Earlier this week BTIG financial analyst Walter Piecyk told CNBC that he believes that T-Mobile’s proposed acquisition of Sprint has less than a 50% chance of closing. The reason behind that dour prediction is that Piecyk fears the Department of Justice may be asking T-Mobile to give up so much in concessions that a fourth competitor could be created that is stronger than Sprint. Among those concessions are the possible sale of Sprint’s MVNO Boost Mobile and the divestiture of spectrum. If that’s the case, there’s no reason for T-Mobile to pursue the deal, Piecyk said.
If Piecyk’s prediction is correct and T-Mobile backs away from the Sprint deal, where does that leave Sprint? Can the carrier reinvent itself?
It would be wise for Sprint’s management team to look at T-Mobile’s reinvention in 2012 after AT&T scraped its $39 billion takeover of the operator because of stiff opposition from the Obama administration. The cancellation of the deal was considered a major setback for AT&T and left T-Mobile, which at the time was considered the weakest of the four nationwide operators, with an uncertain future.
T-Mobile’s turning point was when parent company Deutsche Telekom named John Legere, the former CEO of Global Crossing, to be T-Mobile’s CEO in September 2012, just nine months after AT&T cancelled the merger. Legere is credited with single-handedly reinventing the way wireless service is sold in the U.S. by eliminating service contracts and promoting early handset upgrades.
Plus, his aggressive demeanor with competitors and his high energy style was a welcome relief to T-Mobile employees who had become downtrodden after years of layoffs, budget cuts, and the failed takeover by AT&T.
Roger Entner, founder of Recon Analytics, believes that new management will be key to Sprint’s success should the T-Mobile acquisition fail. “History shows what a good new management team can do,” he said. “[John] Legere quickly analyzed the situation and determined that he couldn’t just do what previous leaders did. He had to break the mold. That is the secret to success.”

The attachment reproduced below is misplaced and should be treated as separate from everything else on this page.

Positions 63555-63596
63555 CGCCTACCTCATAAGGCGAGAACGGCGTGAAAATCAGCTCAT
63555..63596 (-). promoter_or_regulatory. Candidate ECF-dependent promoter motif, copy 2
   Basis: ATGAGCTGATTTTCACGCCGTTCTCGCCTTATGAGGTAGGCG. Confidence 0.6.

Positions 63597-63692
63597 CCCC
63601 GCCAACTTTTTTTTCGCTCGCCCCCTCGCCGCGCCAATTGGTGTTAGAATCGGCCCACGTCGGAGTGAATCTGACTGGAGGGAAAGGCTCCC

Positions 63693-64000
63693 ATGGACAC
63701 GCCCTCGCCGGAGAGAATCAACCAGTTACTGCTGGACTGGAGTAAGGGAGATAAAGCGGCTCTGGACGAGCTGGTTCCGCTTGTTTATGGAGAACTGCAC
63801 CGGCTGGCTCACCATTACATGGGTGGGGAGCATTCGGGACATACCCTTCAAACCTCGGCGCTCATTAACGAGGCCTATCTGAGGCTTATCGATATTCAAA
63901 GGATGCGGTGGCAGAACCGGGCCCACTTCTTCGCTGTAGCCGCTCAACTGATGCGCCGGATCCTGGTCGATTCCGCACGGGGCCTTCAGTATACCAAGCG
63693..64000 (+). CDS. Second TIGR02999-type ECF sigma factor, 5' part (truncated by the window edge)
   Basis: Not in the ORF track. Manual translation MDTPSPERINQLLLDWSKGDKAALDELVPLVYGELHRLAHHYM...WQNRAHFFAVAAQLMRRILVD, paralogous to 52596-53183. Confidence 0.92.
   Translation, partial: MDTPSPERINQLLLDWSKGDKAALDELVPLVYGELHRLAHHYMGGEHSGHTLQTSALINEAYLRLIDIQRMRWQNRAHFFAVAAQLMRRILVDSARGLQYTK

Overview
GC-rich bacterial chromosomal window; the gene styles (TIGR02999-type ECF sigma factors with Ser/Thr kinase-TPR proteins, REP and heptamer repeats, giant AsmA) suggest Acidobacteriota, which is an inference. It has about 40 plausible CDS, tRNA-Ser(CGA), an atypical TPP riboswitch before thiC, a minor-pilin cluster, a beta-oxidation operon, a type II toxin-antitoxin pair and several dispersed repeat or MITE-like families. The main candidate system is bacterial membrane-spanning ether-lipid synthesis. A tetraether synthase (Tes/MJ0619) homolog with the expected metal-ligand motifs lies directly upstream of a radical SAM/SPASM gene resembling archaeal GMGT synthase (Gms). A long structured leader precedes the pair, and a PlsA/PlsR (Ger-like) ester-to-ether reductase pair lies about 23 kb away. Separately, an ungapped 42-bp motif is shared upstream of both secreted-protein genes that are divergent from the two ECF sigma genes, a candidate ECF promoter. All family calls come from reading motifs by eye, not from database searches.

While Sprint Chairman Marcelo Claure was initially hired in 2014 by Sprint to turn around the struggling firm, Claure was never able to make significant inroads like Legere did for T-Mobile. In January 2018 Michel Combes was named CFO of Sprint and then promoted to CEO in June just about a month after T-Mobile announced its intent to purchase Sprint. At that time Claure was named executive chairman and tasked with focusing on getting regulatory approval for the deal.
Not only does Sprint need to rethink its existing management team, it also needs to invest in its network instead of continuing to cut capital expenditures. “Sprint says it is spending $5 billion on its network. That’s only one-third of what the other operators are spending,” said Bill Ho, analyst with 556 Ventures. “If [Sprint] goes it alone, they will have to throw more money at the network.”
But is Sprint’s brand too damaged to overcome a failed merger with T-Mobile? Piecyk floated this question during his CNBC interview, noting that Sprint has been floundering for some time despite SoftBank’s 78% stake in the operator. In 2013 SoftBank invested about $21.6 billion in Sprint.
“Sprint’s brand has been problematic since it acquired Nextel [in 2005],” said Ho. “They really need a success story.”
Nevertheless, analysts are uncertain whether SoftBank will help Sprint by investing more in the operator. Some speculate that SoftBank will instead look to Wall Street for more funding. “Wall Street will only finance it if they have confidence in the leadership team,” Entner said. "And why would Wall Street invest more in Sprint if SoftBank isn’t willing to?"
Despite Sprint’s precarious position, the company continues to tout its 5G story. As Ho said, company leaders are “putting on a brave face.” But Sprint may soon need more than a brave face. If the T-Mobile merger fails, it will need a management revamp and major network investment to remain a valid competitor in today’s wireless market.